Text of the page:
Anthropology, Department of


Date of this Version

May 1997


Published in The Evolving Female: A Life-History Perspective, edited by Mary Ellen Morbeck, Alison Galloway, and Adrienne L. Zihlman. Princeton: Princeton University Press, 1997. Used by permission.


In this chapter I have two objectives. One is to detail the consequences of changes in social structure for gender roles and to show how economic change affects the lives of males and females. The second objective is to explain how my perspective on the relationship between behavior and social structure has changed over time. More particularly, I have been influenced by ideas in evolutionary biology. Although I still see human beings as embedded in a cultural context, I also see that other insights come by viewing humans as another mammalian and primate species. These ideas will be elaborated more fully in a later section of the paper.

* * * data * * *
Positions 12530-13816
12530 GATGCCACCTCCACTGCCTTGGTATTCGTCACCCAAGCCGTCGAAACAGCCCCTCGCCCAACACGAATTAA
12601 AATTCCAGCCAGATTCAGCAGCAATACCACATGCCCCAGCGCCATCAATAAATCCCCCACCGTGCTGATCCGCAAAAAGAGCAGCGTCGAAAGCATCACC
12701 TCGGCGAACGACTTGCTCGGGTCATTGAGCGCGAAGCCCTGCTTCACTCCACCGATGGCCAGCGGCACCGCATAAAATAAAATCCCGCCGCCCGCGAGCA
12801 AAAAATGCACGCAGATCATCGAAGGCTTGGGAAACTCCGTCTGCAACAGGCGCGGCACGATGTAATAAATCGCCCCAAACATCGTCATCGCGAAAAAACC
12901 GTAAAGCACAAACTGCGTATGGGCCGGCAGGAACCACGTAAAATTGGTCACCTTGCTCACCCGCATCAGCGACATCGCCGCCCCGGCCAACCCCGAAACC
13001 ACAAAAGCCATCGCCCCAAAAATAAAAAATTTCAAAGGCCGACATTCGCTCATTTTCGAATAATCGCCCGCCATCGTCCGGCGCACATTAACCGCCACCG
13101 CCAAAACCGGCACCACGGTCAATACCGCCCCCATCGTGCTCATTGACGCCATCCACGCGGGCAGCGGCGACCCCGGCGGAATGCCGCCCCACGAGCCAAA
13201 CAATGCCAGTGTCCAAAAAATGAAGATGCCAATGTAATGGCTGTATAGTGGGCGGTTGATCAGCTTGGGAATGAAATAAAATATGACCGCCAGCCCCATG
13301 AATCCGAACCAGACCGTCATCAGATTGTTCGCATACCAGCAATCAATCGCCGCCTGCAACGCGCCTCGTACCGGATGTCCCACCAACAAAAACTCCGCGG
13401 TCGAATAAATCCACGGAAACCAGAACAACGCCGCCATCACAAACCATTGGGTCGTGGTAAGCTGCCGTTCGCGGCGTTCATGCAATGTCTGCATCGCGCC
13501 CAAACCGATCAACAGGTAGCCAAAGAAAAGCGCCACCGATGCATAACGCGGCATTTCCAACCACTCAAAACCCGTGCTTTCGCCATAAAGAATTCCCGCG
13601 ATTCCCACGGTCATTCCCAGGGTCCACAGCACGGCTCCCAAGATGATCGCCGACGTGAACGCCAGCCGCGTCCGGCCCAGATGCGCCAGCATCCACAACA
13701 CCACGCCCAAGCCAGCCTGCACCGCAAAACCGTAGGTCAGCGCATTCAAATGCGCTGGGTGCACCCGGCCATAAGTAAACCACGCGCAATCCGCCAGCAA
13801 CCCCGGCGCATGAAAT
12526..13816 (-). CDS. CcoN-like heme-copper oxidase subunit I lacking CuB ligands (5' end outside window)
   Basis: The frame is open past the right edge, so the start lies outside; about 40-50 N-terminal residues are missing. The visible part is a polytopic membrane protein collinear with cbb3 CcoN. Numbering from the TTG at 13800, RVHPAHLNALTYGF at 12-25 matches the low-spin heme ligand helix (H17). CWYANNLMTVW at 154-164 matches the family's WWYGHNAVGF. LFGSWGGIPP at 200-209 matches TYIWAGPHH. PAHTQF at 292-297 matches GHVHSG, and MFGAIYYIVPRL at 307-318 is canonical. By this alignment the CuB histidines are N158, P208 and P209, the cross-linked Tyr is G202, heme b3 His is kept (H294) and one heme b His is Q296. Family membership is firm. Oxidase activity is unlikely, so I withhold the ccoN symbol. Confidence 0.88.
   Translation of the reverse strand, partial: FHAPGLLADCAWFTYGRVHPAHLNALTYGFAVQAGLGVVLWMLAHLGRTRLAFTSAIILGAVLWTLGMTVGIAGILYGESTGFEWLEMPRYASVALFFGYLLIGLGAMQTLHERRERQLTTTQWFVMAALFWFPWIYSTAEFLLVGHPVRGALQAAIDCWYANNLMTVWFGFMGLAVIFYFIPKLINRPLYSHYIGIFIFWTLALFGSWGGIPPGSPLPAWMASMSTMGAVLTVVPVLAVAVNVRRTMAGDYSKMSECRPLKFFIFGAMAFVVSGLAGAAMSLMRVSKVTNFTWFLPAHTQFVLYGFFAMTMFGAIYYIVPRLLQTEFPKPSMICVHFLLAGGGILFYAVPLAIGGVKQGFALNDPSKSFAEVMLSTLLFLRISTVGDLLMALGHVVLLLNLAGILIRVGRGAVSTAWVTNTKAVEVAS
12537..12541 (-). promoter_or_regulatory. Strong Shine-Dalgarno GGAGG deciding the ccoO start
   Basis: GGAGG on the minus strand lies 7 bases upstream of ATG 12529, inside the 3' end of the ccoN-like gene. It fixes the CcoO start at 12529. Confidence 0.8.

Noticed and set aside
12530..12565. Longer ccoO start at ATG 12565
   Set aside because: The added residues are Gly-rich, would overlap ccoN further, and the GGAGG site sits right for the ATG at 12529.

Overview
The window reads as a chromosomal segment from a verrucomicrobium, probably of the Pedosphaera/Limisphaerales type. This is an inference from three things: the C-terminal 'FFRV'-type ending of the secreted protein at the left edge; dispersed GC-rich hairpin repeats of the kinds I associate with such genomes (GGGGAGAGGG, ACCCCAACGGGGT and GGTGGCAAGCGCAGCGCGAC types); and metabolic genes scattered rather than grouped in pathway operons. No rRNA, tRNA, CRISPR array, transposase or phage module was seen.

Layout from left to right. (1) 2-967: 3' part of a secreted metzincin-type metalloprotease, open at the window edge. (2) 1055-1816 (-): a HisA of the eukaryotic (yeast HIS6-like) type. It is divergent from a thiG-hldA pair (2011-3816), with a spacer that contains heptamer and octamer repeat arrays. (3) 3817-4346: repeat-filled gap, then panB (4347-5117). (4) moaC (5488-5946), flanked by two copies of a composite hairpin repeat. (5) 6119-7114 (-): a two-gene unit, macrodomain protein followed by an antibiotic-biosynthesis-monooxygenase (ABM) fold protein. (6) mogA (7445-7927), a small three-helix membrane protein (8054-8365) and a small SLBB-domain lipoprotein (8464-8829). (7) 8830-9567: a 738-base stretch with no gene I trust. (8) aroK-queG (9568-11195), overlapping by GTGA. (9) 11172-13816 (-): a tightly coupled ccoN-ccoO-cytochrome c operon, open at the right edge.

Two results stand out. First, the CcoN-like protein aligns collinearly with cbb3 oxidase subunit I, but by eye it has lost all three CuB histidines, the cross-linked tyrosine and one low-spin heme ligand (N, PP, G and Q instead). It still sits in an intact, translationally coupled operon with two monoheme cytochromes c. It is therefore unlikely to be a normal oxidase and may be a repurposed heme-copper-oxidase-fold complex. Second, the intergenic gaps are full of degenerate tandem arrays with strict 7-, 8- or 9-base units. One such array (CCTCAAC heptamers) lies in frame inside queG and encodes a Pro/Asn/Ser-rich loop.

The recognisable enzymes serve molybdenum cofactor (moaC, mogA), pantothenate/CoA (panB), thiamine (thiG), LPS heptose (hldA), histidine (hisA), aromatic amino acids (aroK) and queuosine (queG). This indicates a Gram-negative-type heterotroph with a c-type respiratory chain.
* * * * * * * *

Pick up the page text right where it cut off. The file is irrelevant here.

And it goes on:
The sociobiological perspective provides another piece of the puzzle about sex, gender asymmetry, and culture. The substantial gender equality that is seen among the foraging !Kung must be related to the ecologically imposed low ceiling on male-male competition. In the hunting-and-gathering setting, the best a given man can do, reproductively speaking, is the best a woman can do. Not surprisingly, monogamy is the prevailing marriage form; polygyny is allowed but rarely practiced. Because of the "simple" technology, the requirements of mobility, the inability to store surpluses, and the unpredictable nature of both vegetable and animal resources, men and women must work equally hard to maintain themselves and their dependents (Lee 1968). Ecological uncertainty makes sharing, especially the sharing of animal protein, a necessity, and a consequence of the sharing is minimized male-male competition.

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